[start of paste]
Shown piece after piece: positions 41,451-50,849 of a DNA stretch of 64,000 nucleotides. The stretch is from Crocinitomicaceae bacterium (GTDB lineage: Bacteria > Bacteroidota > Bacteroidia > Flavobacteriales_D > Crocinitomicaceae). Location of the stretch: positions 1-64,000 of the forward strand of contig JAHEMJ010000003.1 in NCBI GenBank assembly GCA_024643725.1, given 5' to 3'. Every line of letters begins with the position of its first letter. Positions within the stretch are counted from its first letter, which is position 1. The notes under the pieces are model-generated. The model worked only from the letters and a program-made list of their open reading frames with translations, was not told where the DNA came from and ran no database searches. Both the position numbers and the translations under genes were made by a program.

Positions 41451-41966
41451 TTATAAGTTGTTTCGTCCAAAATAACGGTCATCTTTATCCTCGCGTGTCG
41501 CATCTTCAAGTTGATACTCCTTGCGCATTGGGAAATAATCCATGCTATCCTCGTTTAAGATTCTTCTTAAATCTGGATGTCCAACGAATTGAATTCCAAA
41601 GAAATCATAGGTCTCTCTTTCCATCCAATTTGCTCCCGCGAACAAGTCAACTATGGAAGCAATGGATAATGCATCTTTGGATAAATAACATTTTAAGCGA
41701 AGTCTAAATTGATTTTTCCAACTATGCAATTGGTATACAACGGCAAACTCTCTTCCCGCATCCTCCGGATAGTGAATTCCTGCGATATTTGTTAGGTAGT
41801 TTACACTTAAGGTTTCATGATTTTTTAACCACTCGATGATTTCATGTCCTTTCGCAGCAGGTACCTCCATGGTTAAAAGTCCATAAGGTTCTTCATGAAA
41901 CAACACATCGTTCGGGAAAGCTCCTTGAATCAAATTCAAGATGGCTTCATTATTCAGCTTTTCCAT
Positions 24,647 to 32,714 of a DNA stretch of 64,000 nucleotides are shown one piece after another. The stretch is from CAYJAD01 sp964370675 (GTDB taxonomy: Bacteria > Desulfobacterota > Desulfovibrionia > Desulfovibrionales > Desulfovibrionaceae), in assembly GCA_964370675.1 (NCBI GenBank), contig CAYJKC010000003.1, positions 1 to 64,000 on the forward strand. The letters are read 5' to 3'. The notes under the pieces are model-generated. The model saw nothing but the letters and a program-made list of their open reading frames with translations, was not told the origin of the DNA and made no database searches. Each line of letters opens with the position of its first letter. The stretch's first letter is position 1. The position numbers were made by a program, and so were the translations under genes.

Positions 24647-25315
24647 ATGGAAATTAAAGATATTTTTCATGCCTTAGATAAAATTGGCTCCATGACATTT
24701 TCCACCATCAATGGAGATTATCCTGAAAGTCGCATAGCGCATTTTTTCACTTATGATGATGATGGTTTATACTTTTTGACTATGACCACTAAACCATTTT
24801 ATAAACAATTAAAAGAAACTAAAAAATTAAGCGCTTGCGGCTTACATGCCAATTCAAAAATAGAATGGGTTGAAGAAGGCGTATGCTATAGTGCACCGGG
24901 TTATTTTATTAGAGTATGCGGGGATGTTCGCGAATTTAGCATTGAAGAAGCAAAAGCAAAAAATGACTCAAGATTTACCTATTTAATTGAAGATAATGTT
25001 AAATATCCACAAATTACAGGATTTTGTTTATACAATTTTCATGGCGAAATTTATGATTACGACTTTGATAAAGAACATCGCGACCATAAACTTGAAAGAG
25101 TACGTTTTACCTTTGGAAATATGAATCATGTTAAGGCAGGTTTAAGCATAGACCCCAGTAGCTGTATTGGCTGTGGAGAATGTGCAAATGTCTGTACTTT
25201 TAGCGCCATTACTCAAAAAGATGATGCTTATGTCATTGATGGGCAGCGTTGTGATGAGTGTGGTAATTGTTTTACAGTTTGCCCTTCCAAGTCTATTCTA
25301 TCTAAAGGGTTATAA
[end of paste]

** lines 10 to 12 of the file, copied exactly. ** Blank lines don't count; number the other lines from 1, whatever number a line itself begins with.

Positions 24647-25315
24647 ATGGAAATTAAAGATATTTTTCATGCCTTAGATAAAATTGGCTCCATGACATTT
24701 TCCACCATCAATGGAGATTATCCTGAAAGTCGCATAGCGCATTTTTTCACTTATGATGATGATGGTTTATACTTTTTGACTATGACCACTAAACCATTTT